As indicated, products within the scope of the present invention may include no sweetener at all. If sweetener is included, the amount of sweetener is effective to provide the desired degree of sweetness, generally 0.0001 to 70 wt. % of the final product.
Colorants can be present in the chewing gums of the present invention. Examples include the pigments such as titanium dioxide and other dyes suitable for food, drug and cosmetic applications known as F.D. & C. dyes, and the like. The materials may be incorporated in amounts of up to about 6% by weight, preferably under about 1% by weight.
Chewing gums in accordance with the present invention are formulated in accordance with essentially conventional processing technology. Thus, preferably, the gum base including any resins, plasticizers, fillers and/or other gum base components are softened together by heating and then mixed together with any sweetening and/or flavoring component, and the mixture is stirred together for a time sufficient to insure a homogeneous mass. The mass can be formed into slabs from which individual stick-type pieces are formed using technology familiar to those skilled in this art.
The present invention affords numerous advantages, both in the manufacture of the gum and in the properties of the final gum product. The wax-coated powder has been shown to be an effective agent in preventing adhesion of the chewing gum to the rolls and other processing machinery. In addition, this rolling powder appears to prevent other dusting agents from adhering to machinery (such as mannitol or other agents which are used as lubricating agents in the wrapping station in which individual sticks are wrapped in their wrappers). The rolling powder of the present invention also facilitates the wrapping operation itself.
This rolling powder also retards or prevents absorption of atmospheric humidity into the gum and loss of desired moisture into the atmosphere. This discovery, in turn, affords additional time and flexibility to the operator, in that the necessity to wrap the freshly cut sticks of gum promptly in their wrappers is reduced. That is, the gum can remain unwrapped for a longer period of time without concern that it will absorb or lose excessive amounts of moisture to or from the ambient atmosphere.
The chewing gum itself, bearing the layer of the wax-coated rolling powder, has been found to exhibit wholly satisfactory taste and mouth feel, without any deleterious effect of the wax-coated particulate material nor of the particulate material itself. Thus, the present invention affords a discovery that provides the processing and product advantages of a rolling powder without any of the defiencies conventionally associated with rolling powder. In addition, these advantages are afforded with a rolling powder that after application to the gum is in the form of discrete particles of coated powder, rather than a film or layer of wax. Thus, even without having to employ such an amount of wax that would form a continuous, impervious film or layer of wax, the advantages described herein are realized with a product that also is resistant to being absorbed into the gum itself.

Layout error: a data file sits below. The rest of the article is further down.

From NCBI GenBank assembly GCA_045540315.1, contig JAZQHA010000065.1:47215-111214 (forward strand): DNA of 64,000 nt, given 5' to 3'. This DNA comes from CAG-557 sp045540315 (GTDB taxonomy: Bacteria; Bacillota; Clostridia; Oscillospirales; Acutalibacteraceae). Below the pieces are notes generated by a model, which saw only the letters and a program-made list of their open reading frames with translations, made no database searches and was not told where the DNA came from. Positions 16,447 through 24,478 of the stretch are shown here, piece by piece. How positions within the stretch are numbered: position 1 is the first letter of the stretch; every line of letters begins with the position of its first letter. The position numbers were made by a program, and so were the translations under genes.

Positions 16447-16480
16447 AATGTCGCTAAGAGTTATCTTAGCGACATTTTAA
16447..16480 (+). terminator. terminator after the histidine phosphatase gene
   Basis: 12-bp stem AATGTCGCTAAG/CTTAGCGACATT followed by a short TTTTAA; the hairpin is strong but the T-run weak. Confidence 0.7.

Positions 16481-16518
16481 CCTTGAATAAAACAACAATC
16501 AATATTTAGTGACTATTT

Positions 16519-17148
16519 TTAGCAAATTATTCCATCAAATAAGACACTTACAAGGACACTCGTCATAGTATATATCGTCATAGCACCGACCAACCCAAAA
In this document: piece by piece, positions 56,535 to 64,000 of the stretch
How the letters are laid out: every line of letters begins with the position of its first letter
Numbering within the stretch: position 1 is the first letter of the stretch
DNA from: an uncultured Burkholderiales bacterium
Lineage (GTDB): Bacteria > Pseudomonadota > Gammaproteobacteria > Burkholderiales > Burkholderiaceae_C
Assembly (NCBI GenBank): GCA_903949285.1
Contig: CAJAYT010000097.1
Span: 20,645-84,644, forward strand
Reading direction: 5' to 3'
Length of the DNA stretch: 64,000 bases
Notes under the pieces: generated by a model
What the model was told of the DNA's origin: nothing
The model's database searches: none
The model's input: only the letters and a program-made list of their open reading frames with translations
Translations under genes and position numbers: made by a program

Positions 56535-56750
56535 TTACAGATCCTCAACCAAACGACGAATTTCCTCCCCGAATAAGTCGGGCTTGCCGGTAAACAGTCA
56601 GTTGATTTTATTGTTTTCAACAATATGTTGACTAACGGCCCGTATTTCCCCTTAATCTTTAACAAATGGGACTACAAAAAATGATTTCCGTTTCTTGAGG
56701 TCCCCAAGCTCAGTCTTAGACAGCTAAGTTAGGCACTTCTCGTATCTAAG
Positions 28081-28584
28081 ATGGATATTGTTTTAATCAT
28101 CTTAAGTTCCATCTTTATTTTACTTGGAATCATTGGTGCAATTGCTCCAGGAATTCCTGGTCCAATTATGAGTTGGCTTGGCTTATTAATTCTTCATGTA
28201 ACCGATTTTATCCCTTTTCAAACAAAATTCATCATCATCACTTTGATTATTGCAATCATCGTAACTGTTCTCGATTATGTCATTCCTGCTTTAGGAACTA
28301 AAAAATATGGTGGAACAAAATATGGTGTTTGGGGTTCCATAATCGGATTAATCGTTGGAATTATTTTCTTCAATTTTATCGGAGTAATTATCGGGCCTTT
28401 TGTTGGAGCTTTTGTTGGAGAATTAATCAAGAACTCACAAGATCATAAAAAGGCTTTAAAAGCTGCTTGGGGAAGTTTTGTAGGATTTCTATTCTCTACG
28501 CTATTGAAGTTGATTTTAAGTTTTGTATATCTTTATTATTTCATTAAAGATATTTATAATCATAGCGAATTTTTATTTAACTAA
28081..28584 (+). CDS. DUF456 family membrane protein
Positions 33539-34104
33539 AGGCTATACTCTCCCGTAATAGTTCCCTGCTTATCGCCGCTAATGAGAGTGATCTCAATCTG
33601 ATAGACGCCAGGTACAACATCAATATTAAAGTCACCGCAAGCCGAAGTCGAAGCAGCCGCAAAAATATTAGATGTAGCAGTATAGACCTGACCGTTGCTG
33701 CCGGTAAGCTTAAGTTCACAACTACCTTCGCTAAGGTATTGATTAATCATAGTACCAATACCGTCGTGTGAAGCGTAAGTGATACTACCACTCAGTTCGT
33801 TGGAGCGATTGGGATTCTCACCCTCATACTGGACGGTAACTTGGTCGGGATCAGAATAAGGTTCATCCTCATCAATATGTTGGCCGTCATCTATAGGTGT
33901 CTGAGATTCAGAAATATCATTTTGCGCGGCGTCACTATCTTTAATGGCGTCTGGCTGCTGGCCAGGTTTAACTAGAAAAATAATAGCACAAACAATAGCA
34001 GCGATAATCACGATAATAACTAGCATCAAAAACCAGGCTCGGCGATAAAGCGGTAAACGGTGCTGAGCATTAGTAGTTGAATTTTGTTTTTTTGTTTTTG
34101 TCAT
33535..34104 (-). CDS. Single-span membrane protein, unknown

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|Citing Patent||Filing date||Publication date||Applicant||Title|
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|U.S. Classification||426/5, 426/97|
|International Classification||A23G4/02, A23G4/20, A23G4/00, A23G4/06|
|Cooperative Classification||A23G4/025, A23G4/20, A23G4/066, A23G4/064|
|European Classification||A23G4/20, A23G4/06F, A23G4/06G, A23G4/02P|
|Aug 7, 1998||AS||Assignment|
Owner name: NABISCO INC., NEW YORK
Free format text: ASSIGNMENT OF ASSIGNORS INTEREST;ASSIGNORS:GIMMLER, NORBERT;CARROLL, THOMAS;REEL/FRAME:009369/0876
Effective date: 19980728
|Jun 9, 1999||AS||Assignment|
Owner name: NABISCO TECHNOLOGY COMPANY, DELAWARE
Free format text: ASSIGNMENT OF ASSIGNORS INTEREST;ASSIGNOR:NABISCO, INC.;REEL/FRAME:010013/0977
Effective date: 19990524
|Feb 5, 2003||REMI||Maintenance fee reminder mailed|
|Mar 11, 2003||SULP||Surcharge for late payment|
|Mar 11, 2003||FPAY||Fee payment|
Year of fee payment: 4
|Nov 4, 2003||AS||Assignment|
Owner name: HERSHEY CHOCOLATE & CONFECTIONERY CORPORATION, COL
Free format text: ASSIGNMENT OF ASSIGNORS INTEREST;ASSIGNOR:NABISCO TECHNOLOGY COMPANY;REEL/FRAME:014097/0838
Effective date: 20010319
|Feb 7, 2007||REMI||Maintenance fee reminder mailed|
|Jul 20, 2007||LAPS||Lapse for failure to pay maintenance fees|
|Sep 11, 2007||FP||Expired due to failure to pay maintenance fee|
Effective date: 20070720